Notes from Barcelona


By Jeff Burnstein, RIA President

I recently returned from the 40th ISR in Barcelona where RIA presented its annual Engelberger Robotics Awards.

Shoppers crowd Barcelona's beautiful pedestrian-friendly streets.

Shoppers crowd Barcelona's beautiful pedestrian-friendly streets.

 It was a very interesting few days.  Here is some of what I learned:

*The International Symposium on Robotics continues to attract devoted followers, a good sign for all of us in robotics.  More than 250 people attended this year’s event, a remarkable accomplishment considering the present global financial situation.  Professor Luis Basanez of the Technical University of Catalonia and everyone else involved with the event should be congratulated.

*Trade shows in Europe, like those in the U.S, are likely to be smaller this year than in the past.  The MAQUITEC 2009 show that accompanied the ISR conference was reportedly down by more than half this year over previous years.  It was mostly a machine tool show, though some major robot vendors participated.  

*Everyone I spoke to is worried about 2009.  Yet, there was widespread optimism about the future of the robotics industry once we emerge from this crisis.  Enormous opportunities still exist!

*Tourism, shopping, eating out – these things are not dead!  Barcelona looked very busy to me as I walked around the tourist areas near my hotel.  Consumer spending is a key element in turning the global economy around, so this was a hopeful sign.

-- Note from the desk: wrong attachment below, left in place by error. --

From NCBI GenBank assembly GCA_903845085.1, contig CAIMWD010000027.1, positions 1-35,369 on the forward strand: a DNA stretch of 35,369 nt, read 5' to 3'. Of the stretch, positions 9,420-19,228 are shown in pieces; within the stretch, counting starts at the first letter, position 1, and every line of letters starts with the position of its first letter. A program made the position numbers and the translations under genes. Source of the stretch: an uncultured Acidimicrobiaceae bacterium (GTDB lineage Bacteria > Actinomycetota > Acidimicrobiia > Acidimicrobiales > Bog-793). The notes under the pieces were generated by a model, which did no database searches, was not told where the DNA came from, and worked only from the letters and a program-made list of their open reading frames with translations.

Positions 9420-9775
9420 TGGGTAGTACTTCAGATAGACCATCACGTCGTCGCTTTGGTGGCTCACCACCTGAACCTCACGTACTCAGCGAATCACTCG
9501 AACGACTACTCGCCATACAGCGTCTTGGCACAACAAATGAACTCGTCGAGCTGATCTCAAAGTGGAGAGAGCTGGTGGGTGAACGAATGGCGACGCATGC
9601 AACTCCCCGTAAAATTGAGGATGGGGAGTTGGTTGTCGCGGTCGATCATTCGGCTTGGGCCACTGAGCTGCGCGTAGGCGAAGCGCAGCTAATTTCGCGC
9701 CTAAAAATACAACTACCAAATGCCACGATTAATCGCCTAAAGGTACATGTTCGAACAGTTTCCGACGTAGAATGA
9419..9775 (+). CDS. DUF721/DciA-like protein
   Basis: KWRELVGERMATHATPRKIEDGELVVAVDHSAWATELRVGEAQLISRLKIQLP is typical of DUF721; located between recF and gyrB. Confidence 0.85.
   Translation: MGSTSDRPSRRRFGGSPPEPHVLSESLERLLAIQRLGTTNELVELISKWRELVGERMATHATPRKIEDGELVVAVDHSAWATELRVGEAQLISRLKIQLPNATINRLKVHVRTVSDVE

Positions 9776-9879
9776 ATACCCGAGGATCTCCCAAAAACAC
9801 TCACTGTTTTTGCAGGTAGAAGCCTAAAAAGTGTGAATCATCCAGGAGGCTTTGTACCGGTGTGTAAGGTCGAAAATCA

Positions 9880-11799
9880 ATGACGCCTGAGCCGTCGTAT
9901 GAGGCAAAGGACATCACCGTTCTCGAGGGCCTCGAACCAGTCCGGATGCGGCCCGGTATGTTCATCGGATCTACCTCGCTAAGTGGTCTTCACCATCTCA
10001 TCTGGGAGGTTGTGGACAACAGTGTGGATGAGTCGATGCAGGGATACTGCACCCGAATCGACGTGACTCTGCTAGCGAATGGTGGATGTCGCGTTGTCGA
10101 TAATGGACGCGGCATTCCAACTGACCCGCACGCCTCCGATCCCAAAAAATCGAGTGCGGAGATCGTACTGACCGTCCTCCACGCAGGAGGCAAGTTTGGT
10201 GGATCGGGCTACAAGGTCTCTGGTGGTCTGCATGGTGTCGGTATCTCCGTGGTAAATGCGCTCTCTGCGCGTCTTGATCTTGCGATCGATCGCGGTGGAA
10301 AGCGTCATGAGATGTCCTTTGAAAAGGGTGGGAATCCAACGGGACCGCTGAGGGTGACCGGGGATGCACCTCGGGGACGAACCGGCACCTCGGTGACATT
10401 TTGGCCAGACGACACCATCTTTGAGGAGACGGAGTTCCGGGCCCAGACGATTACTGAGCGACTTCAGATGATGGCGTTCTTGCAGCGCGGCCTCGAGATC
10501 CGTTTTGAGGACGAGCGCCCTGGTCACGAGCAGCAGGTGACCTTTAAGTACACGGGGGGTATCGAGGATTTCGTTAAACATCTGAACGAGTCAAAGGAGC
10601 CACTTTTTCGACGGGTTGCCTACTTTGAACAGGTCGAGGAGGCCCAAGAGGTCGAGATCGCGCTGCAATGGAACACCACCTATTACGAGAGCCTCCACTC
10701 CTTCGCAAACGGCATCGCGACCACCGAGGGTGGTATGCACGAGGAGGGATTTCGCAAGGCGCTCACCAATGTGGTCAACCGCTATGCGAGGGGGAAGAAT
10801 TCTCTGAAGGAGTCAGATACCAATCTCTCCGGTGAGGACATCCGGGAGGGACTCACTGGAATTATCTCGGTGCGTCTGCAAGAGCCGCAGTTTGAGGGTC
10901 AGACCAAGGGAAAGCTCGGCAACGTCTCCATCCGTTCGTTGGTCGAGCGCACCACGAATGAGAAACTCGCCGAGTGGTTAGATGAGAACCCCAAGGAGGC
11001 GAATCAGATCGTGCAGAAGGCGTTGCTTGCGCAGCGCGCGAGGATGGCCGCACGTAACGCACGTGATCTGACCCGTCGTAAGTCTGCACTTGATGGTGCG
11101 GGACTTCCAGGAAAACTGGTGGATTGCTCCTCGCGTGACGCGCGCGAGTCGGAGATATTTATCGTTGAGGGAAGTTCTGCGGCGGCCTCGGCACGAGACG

*For those of you who haven’t been to Barcelona, it’s one of the most beautiful and vibrant cities I’ve ever had the privilege to visit.  I definitely hope to return when I have more free time to explore the city and other areas in Spain.

*Sometimes it’s better if you don’t speak the local language.  I speak no Spanish, so always had to find someone who spoke English to help me out.  I would often just ask these people to pick something for me from the menu – each time I did this, the results were superb!

*Sometimes not speaking the local language can be a real problem.  Our cab driver, despite having the address of the location for the Engelberger Award Ceremony, tried to drop us off blocks away.  Fortunately, Don Vincent and I had been to the site earlier and knew this was the wrong place.  We finally convinced the driver, who ultimately took us to the right location, saving us many blocks of walking and anxious moments!

*The importance of the Engelberger Awards to the recipients cannot be overstated.  Dr. Robin Felder, this year’s winner for Leadership, shared with me at dinner how long he has hoped to win this award and what it means to him.  I know Professor Hirose, this year’s other recipient, also shares that view.  It’s great to see the high regard in which this award is held throughout the world.

A special thanks to Rich Litt, RIA Chairman, and Don Vincent, RIA’s Executive Vice President Emeritus, for the outstanding job they did in presenting this year’s awards.

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